15. A kit for delivering microquantities of viscous materials comprising
an injector for delivery of viscous materials from a cartridge containing a prepackaged quantity of said viscous materials, said injector comprising a syringe body with a proximal end, a distal end with an outlet and a hollow bore between the ends sized and shaped to receive said cartridge;
an internal needle in communication with said outlet and internal to the distal end of said injector, said internal needle located for penetration of said cartridge;
and a plunger disposed within the hollow bore coupled to a positive displacement mechanism that progressively advances the plunger toward the distal end of the syringe body to eject the material within a cartridge in the hollow bore through said outlet; and
a microcannula or microcatheter adapted for attachment to said outlet in communication with said needle.
16. The kit according to claim 15 wherein said positive displacement mechanism comprises a threaded rod attached to said plunger having a thread pitch greater than or equal to 40 threads per inch.
17. The kit according to claim 15 wherein said positive displacement mechanism comprises a series of spaced mechanical stops for controlling the linear displacement of said plunger.
18. The kit according to claim 15 wherein in said injector said positive displacement mechanism provides a repeatable increment of delivered volume of material of less than about 25 microliters.
19. The kit according to claim 15 wherein in said injector said positive displacement mechanism is coupled to a powered source of motion.
20. The kit according to claim 15 wherein said injector additionally comprises a regulator of the injection pressure, said regulator comprising an attenuator to limit the force applied to eject said material.
21. The kit according to claim 20 wherein said attenuator comprises a clutch engageable to said positive displacement mechanism.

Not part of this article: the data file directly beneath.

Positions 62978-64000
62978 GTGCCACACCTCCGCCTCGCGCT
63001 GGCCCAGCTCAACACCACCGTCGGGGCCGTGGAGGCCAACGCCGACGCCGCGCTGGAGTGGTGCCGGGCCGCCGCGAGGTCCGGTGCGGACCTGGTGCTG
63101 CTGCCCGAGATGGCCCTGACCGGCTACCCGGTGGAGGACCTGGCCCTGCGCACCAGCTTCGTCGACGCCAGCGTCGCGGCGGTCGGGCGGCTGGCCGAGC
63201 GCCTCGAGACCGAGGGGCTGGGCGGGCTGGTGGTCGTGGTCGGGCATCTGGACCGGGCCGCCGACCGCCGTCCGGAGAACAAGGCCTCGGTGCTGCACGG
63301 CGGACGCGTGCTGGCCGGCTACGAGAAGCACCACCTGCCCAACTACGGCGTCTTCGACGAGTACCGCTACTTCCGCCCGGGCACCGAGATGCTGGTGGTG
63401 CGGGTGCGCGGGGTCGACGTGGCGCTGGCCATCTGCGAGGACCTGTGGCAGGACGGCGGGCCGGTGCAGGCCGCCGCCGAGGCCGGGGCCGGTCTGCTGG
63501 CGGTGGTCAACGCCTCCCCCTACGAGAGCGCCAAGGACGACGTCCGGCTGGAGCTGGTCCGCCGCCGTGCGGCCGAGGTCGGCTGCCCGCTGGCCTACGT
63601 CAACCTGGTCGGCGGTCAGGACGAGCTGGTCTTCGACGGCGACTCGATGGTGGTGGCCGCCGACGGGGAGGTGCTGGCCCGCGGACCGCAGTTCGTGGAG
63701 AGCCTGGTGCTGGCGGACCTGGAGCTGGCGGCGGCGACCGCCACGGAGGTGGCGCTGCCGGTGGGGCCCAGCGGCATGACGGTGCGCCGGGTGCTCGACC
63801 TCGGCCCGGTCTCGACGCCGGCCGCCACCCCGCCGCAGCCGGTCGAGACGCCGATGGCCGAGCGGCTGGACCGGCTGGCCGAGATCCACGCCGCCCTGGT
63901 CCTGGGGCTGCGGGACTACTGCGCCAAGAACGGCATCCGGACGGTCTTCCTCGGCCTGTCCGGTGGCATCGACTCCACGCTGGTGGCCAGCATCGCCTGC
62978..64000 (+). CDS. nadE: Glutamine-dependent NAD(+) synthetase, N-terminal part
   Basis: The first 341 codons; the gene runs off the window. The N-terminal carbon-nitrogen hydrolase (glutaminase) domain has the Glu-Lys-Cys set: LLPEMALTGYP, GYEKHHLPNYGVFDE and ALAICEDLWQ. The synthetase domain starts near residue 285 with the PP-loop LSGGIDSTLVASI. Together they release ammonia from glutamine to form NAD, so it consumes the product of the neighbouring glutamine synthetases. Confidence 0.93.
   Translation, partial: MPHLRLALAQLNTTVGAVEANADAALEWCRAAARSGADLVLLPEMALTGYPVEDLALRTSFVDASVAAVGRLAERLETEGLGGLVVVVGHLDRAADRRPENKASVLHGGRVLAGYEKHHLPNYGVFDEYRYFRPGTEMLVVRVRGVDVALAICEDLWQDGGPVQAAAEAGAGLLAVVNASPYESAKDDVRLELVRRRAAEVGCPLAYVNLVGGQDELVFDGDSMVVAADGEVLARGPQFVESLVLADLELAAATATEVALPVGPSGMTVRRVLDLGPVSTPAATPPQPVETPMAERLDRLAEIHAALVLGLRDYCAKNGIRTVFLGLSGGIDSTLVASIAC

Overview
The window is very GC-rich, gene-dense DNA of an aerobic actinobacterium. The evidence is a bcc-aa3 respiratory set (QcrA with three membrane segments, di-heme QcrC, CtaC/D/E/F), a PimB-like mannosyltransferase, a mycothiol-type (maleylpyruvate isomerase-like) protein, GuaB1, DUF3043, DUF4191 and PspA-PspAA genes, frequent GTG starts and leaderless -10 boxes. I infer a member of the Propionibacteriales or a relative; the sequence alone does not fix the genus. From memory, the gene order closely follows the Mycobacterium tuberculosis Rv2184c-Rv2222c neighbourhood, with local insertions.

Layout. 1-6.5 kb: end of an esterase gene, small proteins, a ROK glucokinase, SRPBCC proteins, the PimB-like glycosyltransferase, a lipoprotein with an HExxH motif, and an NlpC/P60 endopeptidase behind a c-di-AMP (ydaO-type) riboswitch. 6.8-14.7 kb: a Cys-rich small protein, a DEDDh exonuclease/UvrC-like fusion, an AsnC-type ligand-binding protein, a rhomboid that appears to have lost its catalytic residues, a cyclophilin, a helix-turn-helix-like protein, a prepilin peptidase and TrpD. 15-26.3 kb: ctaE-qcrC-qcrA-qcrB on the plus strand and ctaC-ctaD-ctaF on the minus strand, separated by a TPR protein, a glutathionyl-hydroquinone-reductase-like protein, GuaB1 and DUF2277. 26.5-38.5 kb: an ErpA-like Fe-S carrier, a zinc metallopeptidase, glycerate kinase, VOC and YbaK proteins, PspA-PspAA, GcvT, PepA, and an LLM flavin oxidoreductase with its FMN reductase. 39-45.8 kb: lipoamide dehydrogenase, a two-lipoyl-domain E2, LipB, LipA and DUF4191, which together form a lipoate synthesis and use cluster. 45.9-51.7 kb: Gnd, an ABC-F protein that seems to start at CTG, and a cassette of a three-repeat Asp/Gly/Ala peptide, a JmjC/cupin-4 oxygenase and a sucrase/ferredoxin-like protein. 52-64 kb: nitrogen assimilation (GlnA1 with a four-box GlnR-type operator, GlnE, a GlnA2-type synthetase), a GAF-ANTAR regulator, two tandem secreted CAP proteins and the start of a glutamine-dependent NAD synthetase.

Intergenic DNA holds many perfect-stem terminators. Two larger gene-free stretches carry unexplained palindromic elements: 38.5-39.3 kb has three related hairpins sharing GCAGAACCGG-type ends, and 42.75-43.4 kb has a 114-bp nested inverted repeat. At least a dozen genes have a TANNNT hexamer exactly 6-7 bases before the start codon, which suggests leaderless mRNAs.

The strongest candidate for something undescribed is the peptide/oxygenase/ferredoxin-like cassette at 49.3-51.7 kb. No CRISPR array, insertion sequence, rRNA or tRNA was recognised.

22. The kit according to claim 15 wherein said injector additionally comprises an injector pressure monitor to provide feedback information on pressure to an actuator, wherein said actuator provides power to drive said positive displacement mechanism.
23. The kit according to claim 15 wherein said injector additionally comprises a pressure relief valve to relieve pressure within said hollow bore.
24. The kit according to claim 15 comprising a plurality of microcannulae.
25. The kit according to claim 15 wherein said injector further comprises an internal needle within said hollow bore for penetration of said cartridge to provide a flow path from within said cartridge to said outlet.
Description
RELATED APPLICATIONS

This application is related to International Application No. PCT/US2005/001123 filed on Jan. 12, 2005, the priority of which is claimed pursuant to 35 USC 120 and 363. The priority of provisional U.S. application Ser. No. 60/536,080, filed Jan. 12, 2004, is claimed pursuant to 35 USC 119(e) and 363. The disclosure of both of these applications are incorporated by reference herein in their entirety.

BACKGROUND OF INVENTION

In ophthalmic surgery, a high viscosity material often called a surgical viscoelastic is injected into the eye as a surgical aid. Viscoelastic materials used in ophthalmic surgery include compositions containing hyaluronic acid, chondroitin sulfate or chemically modified cellulose. Due to the unusual shear thinning or thixotropic properties of such materials, viscoelastics are injectable through a small bore needle or cannula, then recoil to a material providing stiff gel-like properties after injection. A viscoelastic is often injected into the anterior chamber of the eye during cataract surgery to maintain the intraocular space and protect the corneal endothelium from mechanical damage. The injection of viscoelastic is used to dilate tissue spaces such as Schlemm's canal during glaucoma surgery. Injection of viscoelastic is also used to dissect tissues such as the lens capsule or retinal membranes.

Viscoelastics are typically delivered to tissues with a syringe under manual control by the surgeon. A hand operated syringe is used to inject the viscoelastic through a needle or cannula attached onto a distal luer connector of the syringe. Due to the high viscosity of the material, it is often difficult to manually produce sufficient force with a syringe, especially with small bore cannulas or needles. In addition, the dynamic flow nature of viscoelastic materials makes it difficult to deliver small amounts in a precise, controlled manner.